Port sets export record

NEW PORT RECORD: Eastland Port recorded yet another monthly throughput record in August, with more than 297,000 tonnes of logs sent to India and China. Here senior tug master Yuri Atsalis holds the tug Waimata in position during a ship handling operation in the port last month. Picture by Strike Photography
PORT VISIT: A group of Lytton High School economics students were among visitors given a guided tour of the port. At back, from left, are Jesse Walker, Marty Bayley (Eastland Port logistics infrastructure manager), Hagan Logue (Lytton teacher), David Barker. In front, from left, are Riata Maynard, Keri Mankelow-Ngatoro, Casey Akuhata-Brown, Brooklyn Keenan and
Jayde Hikitapua-Wilson. Picture by Liam Clayton

THE export log trade through Eastland Port set a new all-time monthly record in August with a total of more than 297,195 tonnes swinging over the Gisborne wharf into the 13 ships that docked here during the month.

The throughput was up by around 10,000 tonnes on the previous record month of June this year.

Eastland Port also recorded a record daily cart-in of logs into the port of nearly 13,000 tonnes on one day last month.

The new monthly record total was an increase of 36 percent compared to August last year when the tally reached 219,245 tonnes.

Last month was the busiest month for wood export since Eastland Port was created in 2003 and the biggest export month in the history of the port.

“The demand for local wood from overseas continues to show year-over-year increases almost every month,” said port general manager Andrew Gaddum.

“The local supply chains are working to keep up with these demands and Eastland Port is at the end of that supply chain.”

The 13 log ships to call here took away wood bound for India and China, with each ship carrying away 8000–36,000 tonnes.

Busiest ever for wood exports

Mr Gaddum said September and October should be two of the busiest months ever seen for wood export.

The forecast was made as exporters move away from the more difficult winter harvest months and enter the spring flush.

“We’re expecting exporters to shift some of the largest volumes of wood ever, and that’s a good indicator that what we’re planning for the twin berth project will meet the needs of our customers.”

To manage the volume of wood coming, the port wants to be able to park two 200m-long ships in the port and load them at the same time.

The problem is at the moment the port has not got enough room to load them both, or enough strong wharf frontage, to park them both.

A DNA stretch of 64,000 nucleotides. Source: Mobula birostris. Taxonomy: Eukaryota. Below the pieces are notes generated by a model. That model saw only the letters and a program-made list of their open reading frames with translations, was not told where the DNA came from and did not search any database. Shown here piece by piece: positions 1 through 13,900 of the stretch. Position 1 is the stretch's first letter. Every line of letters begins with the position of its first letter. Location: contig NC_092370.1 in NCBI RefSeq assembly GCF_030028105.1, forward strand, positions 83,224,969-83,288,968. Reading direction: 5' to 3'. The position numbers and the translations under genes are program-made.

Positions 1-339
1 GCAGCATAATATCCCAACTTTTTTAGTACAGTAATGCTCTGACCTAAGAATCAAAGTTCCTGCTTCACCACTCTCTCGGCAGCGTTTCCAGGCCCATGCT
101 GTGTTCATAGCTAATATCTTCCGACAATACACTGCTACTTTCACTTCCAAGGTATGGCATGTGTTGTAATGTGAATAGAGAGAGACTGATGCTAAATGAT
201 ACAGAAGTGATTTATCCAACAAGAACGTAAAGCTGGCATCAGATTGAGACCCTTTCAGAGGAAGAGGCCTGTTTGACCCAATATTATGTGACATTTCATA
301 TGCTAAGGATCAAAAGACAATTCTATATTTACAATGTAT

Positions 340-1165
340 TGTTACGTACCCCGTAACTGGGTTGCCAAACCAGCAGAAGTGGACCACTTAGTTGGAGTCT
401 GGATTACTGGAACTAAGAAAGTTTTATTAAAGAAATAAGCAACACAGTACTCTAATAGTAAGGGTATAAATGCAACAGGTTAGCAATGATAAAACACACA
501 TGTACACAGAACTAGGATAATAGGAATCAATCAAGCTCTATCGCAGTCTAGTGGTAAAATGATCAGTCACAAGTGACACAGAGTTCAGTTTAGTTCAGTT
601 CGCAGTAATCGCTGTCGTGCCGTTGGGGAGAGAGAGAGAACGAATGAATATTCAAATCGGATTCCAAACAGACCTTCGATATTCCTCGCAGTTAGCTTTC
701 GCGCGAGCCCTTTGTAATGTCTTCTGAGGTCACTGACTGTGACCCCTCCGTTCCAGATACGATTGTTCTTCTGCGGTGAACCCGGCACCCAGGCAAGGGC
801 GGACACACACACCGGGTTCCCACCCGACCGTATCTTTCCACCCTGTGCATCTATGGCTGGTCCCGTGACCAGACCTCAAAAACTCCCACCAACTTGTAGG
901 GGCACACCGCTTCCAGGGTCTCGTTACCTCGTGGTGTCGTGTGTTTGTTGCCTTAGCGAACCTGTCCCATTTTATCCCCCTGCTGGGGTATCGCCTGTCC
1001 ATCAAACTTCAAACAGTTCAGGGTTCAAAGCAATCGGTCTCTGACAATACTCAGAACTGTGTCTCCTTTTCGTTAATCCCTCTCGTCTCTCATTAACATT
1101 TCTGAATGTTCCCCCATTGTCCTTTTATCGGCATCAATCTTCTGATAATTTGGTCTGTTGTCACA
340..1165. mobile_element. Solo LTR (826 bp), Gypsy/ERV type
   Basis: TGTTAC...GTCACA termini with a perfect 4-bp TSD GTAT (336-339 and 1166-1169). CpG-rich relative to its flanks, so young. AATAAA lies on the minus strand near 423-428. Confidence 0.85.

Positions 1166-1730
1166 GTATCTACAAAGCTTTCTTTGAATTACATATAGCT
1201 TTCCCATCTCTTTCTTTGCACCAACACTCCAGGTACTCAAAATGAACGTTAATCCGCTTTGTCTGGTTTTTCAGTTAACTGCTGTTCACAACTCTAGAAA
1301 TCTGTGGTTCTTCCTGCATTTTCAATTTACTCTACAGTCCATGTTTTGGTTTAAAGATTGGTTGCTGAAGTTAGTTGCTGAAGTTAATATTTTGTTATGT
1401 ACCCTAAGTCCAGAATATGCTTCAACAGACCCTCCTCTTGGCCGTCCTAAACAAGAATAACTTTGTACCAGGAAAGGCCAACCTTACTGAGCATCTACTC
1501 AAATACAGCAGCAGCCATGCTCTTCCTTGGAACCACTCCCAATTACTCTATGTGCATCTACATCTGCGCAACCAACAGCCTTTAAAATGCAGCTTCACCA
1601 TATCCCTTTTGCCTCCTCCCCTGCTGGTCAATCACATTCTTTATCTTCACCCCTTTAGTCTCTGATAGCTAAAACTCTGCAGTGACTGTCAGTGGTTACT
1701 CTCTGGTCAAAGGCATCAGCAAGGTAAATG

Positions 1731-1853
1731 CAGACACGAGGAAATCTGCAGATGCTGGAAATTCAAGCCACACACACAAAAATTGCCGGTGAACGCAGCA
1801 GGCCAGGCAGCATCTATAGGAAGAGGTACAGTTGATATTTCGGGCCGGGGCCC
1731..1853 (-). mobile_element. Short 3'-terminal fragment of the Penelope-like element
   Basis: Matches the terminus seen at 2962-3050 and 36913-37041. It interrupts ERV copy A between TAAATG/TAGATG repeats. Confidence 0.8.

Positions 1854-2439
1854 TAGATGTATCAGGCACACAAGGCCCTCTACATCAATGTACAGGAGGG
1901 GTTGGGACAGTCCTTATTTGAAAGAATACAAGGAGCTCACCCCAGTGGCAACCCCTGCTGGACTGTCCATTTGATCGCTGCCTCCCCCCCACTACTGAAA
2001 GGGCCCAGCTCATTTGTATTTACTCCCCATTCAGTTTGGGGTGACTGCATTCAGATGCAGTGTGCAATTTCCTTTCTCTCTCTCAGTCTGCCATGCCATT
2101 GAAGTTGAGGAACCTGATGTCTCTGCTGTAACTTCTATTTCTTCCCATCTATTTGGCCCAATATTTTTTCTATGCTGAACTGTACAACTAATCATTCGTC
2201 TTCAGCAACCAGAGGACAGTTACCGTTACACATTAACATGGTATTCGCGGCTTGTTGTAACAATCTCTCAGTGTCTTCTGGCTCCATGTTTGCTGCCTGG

Eastland Port has shared its development plans since May. Mr Gaddum has been showing interested groups of iwi, business leaders, conservationists and heritage staff around the normally secure port.

The behind-the-scenes tour of the port is now a regular Tuesday morning event.

This week a Lytton High School economics class, Heritage New Zealand’s Lower North Island manager, East Coast MP Anne Tolley, and Gisborne Tatapouri Sport Fishing Club members took a look behind the scenes.

“We're all in this together,” Mr Gaddum said.

“Some people find what we are proposing challenging, while others are dying to know more. So we’re involving as many people as we can in the port’s five-year development plan.”

THE export log trade through Eastland Port set a new all-time monthly record in August with a total of more than 297,195 tonnes swinging over the Gisborne wharf into the 13 ships that docked here during the month.

The throughput was up by around 10,000 tonnes on the previous record month of June this year.

Eastland Port also recorded a record daily cart-in of logs into the port of nearly 13,000 tonnes on one day last month.

The new monthly record total was an increase of 36 percent compared to August last year when the tally reached 219,245 tonnes.

Last month was the busiest month for wood export since Eastland Port was created in 2003 and the biggest export month in the history of the port.

“The demand for local wood from overseas continues to show year-over-year increases almost every month,” said port general manager Andrew Gaddum.

“The local supply chains are working to keep up with these demands and Eastland Port is at the end of that supply chain.”

The 13 log ships to call here took away wood bound for India and China, with each ship carrying away 8000–36,000 tonnes.

Busiest ever for wood exports

Mr Gaddum said September and October should be two of the busiest months ever seen for wood export.

The forecast was made as exporters move away from the more difficult winter harvest months and enter the spring flush.

“We’re expecting exporters to shift some of the largest volumes of wood ever, and that’s a good indicator that what we’re planning for the twin berth project will meet the needs of our customers.”

To manage the volume of wood coming, the port wants to be able to park two 200m-long ships in the port and load them at the same time.

The problem is at the moment the port has not got enough room to load them both, or enough strong wharf frontage, to park them both.

Eastland Port has shared its development plans since May. Mr Gaddum has been showing interested groups of iwi, business leaders, conservationists and heritage staff around the normally secure port.

The behind-the-scenes tour of the port is now a regular Tuesday morning event.

This week a Lytton High School economics class, Heritage New Zealand’s Lower North Island manager, East Coast MP Anne Tolley, and Gisborne Tatapouri Sport Fishing Club members took a look behind the scenes.

“We're all in this together,” Mr Gaddum said.

“Some people find what we are proposing challenging, while others are dying to know more. So we’re involving as many people as we can in the port’s five-year development plan.”

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